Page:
Under Armour was the first company to convince athletes to wear skin-tight clothing during competition. Now they want you to sleep in it. The Under Armour Recharge is a compression garment designed to be worn after a workout.
The Recharge, available July 15th, consists of a long-sleeve shirt ($99.99) and full-length pants ($89.99) with targeted compression in certain muscular regions. Athletes are instructed to change into the suit within two hours after a workout, and to continue wearing the garment for a full twenty-four hours.
Thanks to technology, your heart rate, sweat rate, calories burned, stride length, and whether you're wearing boxers or briefs can all be calculated in real time, wirelessly transmitted to a laptop, and posted to Twitter before you return home from your weekend jog. Engineers in Germany are hoping to add blood lactate levels to the abundance of fitness data using a miniature ear clip containing an electrochemical sensor.
Editor Mike Haney is training for the New York City Marathon with all the help from high-end running tech he can get. Read his previous posts here.
I don't run for the pure spiritual joy of it, or for the sense of community or with hopes that I'll ever win anything. I run so that I can cook with as much butter and eat as much BBQ as I want, without worrying about my gut or my arteries. So when there's a marathon on the horizon, I need a plan that tells me when to run and for how long. Lucky for me, the New York Times just got into the coaching business.
Running shoes for real runners are regularly categorized into two types: stability shoes, for those who over-pronate, and cushioning shoes, for those who don't. Nike's LunarGlide+, available July 1 for $100, claims a novel mid-sole architecture described as "Dynamic Support," which eliminates the need to choose between the two types. But more impressive than that assertion is the simplicity of the design by which Nike hopes to revolutionize the industry.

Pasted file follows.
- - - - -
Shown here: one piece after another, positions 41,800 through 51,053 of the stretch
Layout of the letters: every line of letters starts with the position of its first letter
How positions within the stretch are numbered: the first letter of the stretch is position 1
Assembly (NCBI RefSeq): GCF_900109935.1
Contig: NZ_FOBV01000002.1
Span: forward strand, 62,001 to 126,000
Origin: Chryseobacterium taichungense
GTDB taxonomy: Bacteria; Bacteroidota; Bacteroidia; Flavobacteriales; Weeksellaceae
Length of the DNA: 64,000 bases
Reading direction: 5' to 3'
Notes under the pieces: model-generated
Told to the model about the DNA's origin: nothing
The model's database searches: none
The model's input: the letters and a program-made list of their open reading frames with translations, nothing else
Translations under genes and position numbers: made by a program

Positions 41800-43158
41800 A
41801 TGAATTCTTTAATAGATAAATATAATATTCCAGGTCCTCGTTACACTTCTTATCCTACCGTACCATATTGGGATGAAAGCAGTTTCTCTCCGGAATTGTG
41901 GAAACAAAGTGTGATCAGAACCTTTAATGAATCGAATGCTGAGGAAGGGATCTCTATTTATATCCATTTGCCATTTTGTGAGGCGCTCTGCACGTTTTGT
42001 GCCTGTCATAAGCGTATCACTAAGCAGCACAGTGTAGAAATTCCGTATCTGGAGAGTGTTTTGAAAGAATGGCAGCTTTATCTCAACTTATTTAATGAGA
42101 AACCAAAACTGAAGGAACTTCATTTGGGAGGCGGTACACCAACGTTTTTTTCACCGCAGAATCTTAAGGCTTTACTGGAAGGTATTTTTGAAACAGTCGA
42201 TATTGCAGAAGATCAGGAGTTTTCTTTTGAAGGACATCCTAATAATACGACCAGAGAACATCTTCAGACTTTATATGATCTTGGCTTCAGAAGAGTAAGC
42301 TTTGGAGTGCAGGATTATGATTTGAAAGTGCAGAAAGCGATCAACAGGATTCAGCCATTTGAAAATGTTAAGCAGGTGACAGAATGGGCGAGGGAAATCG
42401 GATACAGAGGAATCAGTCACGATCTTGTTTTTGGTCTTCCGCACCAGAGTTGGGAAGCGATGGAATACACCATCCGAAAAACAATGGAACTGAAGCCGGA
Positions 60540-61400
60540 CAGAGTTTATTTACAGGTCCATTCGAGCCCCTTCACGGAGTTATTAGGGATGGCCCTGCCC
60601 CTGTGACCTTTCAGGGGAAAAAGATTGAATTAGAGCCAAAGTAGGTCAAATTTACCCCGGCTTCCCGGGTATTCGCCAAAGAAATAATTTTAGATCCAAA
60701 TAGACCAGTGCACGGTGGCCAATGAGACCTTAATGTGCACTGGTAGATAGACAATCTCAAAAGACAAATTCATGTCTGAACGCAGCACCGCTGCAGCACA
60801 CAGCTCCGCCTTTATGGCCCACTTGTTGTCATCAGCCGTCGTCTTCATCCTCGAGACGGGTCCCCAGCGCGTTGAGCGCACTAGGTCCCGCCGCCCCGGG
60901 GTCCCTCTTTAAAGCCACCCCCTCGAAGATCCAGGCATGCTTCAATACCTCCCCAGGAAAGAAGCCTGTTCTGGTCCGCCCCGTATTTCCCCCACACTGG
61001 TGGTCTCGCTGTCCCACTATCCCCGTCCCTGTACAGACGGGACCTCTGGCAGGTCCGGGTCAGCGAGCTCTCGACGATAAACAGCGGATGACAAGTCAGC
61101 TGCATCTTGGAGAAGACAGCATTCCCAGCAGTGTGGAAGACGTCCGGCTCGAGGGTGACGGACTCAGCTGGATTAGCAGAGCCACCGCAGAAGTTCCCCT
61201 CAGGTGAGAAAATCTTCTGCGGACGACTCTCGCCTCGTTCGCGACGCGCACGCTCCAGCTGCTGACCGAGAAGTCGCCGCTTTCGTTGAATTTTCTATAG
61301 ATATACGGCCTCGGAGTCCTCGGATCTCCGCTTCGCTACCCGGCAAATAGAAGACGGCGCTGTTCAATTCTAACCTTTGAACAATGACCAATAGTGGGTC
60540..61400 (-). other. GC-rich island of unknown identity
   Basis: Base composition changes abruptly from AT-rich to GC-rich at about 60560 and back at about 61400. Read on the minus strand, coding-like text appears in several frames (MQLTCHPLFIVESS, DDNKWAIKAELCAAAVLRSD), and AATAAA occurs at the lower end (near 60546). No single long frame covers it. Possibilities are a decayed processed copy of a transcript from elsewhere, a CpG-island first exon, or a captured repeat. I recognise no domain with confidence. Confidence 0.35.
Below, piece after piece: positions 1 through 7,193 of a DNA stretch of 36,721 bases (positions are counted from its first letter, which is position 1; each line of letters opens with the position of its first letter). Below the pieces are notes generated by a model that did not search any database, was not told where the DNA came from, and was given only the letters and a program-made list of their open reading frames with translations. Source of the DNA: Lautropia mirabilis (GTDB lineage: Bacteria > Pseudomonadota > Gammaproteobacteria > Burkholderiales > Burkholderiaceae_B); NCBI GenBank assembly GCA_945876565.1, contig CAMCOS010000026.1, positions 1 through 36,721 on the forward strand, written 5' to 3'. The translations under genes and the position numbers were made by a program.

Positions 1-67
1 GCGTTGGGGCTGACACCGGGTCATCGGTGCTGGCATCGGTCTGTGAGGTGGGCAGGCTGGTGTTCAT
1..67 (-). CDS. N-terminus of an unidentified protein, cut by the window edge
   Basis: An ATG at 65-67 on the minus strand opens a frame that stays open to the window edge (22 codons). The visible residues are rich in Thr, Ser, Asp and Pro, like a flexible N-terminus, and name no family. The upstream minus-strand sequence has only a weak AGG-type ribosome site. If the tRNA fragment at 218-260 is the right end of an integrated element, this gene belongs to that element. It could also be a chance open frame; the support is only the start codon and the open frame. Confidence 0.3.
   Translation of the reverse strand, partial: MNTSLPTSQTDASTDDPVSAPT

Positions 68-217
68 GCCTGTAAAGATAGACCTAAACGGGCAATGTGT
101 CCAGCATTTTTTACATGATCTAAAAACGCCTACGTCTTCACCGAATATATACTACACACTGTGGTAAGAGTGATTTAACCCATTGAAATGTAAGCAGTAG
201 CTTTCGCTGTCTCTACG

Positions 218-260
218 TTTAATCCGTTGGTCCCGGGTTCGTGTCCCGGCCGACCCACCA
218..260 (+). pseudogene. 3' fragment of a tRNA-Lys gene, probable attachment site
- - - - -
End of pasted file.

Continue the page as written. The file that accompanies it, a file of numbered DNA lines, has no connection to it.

In 2004, I kicked a 10-year Camel Light habit and the following year ran the New York City Marathon in 3:27:45. I ran a few more after that, but never beat that time and, in the past year, have gotten wickedly out of shape.
In this new series, Tech in Training, I'll strap on the latest gadgets, ingest the newest supplements and try out experimental techniques to see if a little science can help my nearing-middle-age body top my previous PR this November. First, we start with the basics: finding the right sneaks with the help of a state-of-the-art fitting.
An investigative report, dramatically titled "Danger in the Air," by the ESPN news program E:60 suggests that exhaust from ice resurfacing machines is putting skaters around the country at serious risk. The report faults improper ventilation or unmaintained resurfacing machines, which often run on propane or natural gas, for the hazards to skaters.
Read more, and check out the video, after the jump!
By Mark AndersPosted 05.07.2009 at 3:22 pm 1 Comment
The Wave Sport 54 Cx is being issued in a limited run of 50
Courtesy Wave Sport
Whitewater kayaking is virtually an aerial sport, with paddlers in freestyle competitions performing tricks like airscrew — barrel rolls above a rapid. The lighter your kayak, the higher you can go, so instead of conventional polyethylene plastic, Wave Sport turned to composite materials for its 54 Cx kayak.
Check out this demo reel of Levi Meeuwenberg doing some jaw-dropping "free running". Free running is very similar to Parkour in the athleticism required and specific techniques and movements used, but while Parkour is about getting from one place to another in as efficient a manner as possible, free running is less directed and more creative in nature.
As mentioned in that ancient post, when performing either of these activities, in addition to spending years developing a formidable set of technical skills, balance, physical strength, and kamikaze attitude, it's important to be cognizant of some basic physics.
Enter the two-handed bowler. Increasingly, we are seeing this novel technique cropping up in bowling alleys across the country. Notice the formidable hook you can generate with this type of delivery -- it looks like the ball is headed straight for the gutter, but then, seemingly at the last second, it cuts back into the pocket for another strike. It's this superior hooking ability that makes two-handed bowling a force to be reckoned with. In order to get some insight into the issue, let's examine some of the physics involved in tossing a 12- to 16-pound sphere down a lane of polished oily wood.
In order to get a strike you probably already know that the ball needs to strike the pins in one of the "pockets", which are the regions halfway between the head pin and the pins on either side of the head pin. But why do we need to hook the ball at all? Why not just throw it straight up the alley and directly into the pocket? The answer has to do with conservation of momentum.